privations. For fourteen years the only market towns were Iowa City and Cedar Rapids, where he sold his wheat and pork, usually taking from five to eight days to make the trip with oxen. The hauling was done in the winter, and during that time he was almost a stranger to his family. The price of produce was very low. At one time he delivered at Iowa City twenty-four bushels of wheat for what he would now call a very ordinary bedstead. When he first settled in Cono township the Indians were very numerous, and during the cold days of winter they would frequently fill his cabin, crowding his wife and children from the warmth of the fire-place. He has six children: Rebecca (wife of Isaiah Hixson, who died in 1870), Rachel (widow of Aaron Lewis, now living in Marengo; her husband died in the army at Vicksburg, Virginia), William M. (a farmer whose farm adjoins the homestead), Elizabeth (wife of M. Montgomery of Garrison, Iowa), Pheba A. (wife of J.T. Kimball of Iowa county) and John F. (married and lives with his parents on the homestead).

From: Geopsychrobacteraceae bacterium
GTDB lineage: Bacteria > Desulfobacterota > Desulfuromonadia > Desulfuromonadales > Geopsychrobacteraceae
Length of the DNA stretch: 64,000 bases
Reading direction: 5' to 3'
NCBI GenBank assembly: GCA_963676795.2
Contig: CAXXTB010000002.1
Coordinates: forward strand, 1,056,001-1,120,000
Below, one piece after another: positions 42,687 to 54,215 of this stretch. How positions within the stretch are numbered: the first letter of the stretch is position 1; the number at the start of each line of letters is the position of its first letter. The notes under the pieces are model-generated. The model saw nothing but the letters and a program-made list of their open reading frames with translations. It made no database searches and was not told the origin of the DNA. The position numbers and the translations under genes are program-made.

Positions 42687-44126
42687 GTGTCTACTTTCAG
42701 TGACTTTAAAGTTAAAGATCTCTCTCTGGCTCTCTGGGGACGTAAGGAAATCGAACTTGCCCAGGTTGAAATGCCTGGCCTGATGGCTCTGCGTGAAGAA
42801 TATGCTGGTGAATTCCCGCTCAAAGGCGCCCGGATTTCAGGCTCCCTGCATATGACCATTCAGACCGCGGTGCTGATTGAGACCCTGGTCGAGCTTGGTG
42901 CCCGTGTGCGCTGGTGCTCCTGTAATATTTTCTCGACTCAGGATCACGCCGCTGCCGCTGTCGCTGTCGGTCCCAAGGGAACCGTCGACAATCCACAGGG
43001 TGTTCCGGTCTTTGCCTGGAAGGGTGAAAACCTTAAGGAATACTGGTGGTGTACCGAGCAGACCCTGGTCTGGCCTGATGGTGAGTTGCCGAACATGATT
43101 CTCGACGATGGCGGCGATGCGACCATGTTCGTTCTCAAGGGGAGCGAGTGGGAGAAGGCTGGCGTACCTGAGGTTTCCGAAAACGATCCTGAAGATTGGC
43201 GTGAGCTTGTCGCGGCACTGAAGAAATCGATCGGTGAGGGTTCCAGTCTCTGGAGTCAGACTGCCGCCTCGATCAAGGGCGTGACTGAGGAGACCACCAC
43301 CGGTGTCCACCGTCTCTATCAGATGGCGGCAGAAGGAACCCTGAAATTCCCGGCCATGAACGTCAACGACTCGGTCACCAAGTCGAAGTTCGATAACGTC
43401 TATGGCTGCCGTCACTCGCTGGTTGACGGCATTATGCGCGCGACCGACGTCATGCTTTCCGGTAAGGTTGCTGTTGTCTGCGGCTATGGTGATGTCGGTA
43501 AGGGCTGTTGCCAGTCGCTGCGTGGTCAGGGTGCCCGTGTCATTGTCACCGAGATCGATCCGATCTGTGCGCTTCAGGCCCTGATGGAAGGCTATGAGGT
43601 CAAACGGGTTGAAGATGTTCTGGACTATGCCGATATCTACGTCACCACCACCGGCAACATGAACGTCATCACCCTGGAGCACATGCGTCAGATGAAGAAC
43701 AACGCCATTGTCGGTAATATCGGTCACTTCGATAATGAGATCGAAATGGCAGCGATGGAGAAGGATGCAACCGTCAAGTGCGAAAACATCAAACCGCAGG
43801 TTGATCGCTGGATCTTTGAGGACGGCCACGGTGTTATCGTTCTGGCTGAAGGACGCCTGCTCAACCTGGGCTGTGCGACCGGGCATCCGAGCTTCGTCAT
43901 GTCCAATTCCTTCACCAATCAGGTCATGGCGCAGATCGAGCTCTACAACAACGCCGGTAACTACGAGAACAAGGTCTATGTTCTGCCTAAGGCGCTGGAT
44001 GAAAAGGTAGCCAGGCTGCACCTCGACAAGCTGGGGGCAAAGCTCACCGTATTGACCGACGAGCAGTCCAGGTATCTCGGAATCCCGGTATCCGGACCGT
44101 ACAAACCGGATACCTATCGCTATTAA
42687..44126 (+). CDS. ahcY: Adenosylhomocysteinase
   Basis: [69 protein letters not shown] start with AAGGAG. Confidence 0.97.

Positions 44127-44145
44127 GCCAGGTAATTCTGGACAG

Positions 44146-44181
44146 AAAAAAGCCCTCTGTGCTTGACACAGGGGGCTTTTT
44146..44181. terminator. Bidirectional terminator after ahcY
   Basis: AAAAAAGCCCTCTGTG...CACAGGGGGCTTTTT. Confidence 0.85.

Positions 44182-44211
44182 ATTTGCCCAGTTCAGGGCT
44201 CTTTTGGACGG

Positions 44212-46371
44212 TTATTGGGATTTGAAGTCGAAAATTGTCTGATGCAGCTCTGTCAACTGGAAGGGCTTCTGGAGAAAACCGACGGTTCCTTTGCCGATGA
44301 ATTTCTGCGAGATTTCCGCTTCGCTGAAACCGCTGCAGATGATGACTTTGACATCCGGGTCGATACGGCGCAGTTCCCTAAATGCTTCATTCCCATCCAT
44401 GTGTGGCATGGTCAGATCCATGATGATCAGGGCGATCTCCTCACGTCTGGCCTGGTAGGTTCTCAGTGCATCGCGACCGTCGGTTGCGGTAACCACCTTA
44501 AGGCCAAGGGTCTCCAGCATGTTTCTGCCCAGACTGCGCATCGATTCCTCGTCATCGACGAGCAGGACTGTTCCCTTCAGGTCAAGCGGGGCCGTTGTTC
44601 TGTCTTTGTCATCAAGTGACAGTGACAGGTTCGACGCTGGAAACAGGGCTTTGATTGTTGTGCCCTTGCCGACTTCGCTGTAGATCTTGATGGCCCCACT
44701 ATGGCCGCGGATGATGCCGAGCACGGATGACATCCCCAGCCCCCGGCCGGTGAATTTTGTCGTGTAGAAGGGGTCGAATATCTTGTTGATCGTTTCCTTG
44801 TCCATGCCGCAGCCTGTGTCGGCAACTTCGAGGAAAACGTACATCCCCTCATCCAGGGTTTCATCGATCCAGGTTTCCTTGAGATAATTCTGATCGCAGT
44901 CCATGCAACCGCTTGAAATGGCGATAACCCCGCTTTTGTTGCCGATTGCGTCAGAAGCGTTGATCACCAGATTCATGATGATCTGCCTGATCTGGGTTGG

GREENLEE, WILLIAM—Sec. 1, P. O. Luzerne. Was born near Point Pleasant, Virginia, November 28, 1812, and when nine years old went with his parents to Ohio, and two years after from there to Kentucky, where he lived until his majority. In 1832 he went to Miami county, Ohio, residing there for nine years. September 17, 1835, he married Esther Furnas, and the fall of 1845 he started for the West, coming to Johnson county, Iowa, and renting a farm two miles south of Iowa City, where he lived until the next fall. Then came to Iowa county and purchased land, now the farm on which he is living. The land, then wild and unbroken, is now one of the best farms in Iowa county, consisting of 340 acres. He was the first man that manufactured lumber in Iowa county, beginning with a whip-saw, and the saw that he used at that time he still preserves as a relic. He was also proprietor of the first saw mill in the county, the mill being a circular saw propelled by horse power, sawing about 1,000 feet per day. In 1860 he platted the town of Dayton, which at that time promised to be a place of some importance. At one time the Indians were so numerous they were an annoyance, and the government was petitioned for their removal. An agent was sent to remove them as peaceably as possible. Mr. Greenlee was was employed to help remove them to Kansas, he being well acquainted with them greatly aided in a peacable removal. He has had ten children: Robert (who died from the effects of a wound received in the battle of Battle Creek, Virginia, just at the expiraiion of his service), Nancy A. (wife of A.A. Talbot, of Carroll City, Iowa), Mary (wife of C.C. Furnas, of Luzerne, Iowa), Rachel (wife of Dr. J. Patty, of Carroll City, Iowa), William R. (of Belle Plaine), Henry, Columbus, Sadie (wife of John Stewart, of Carroll City, Iowa), Edward and Flora.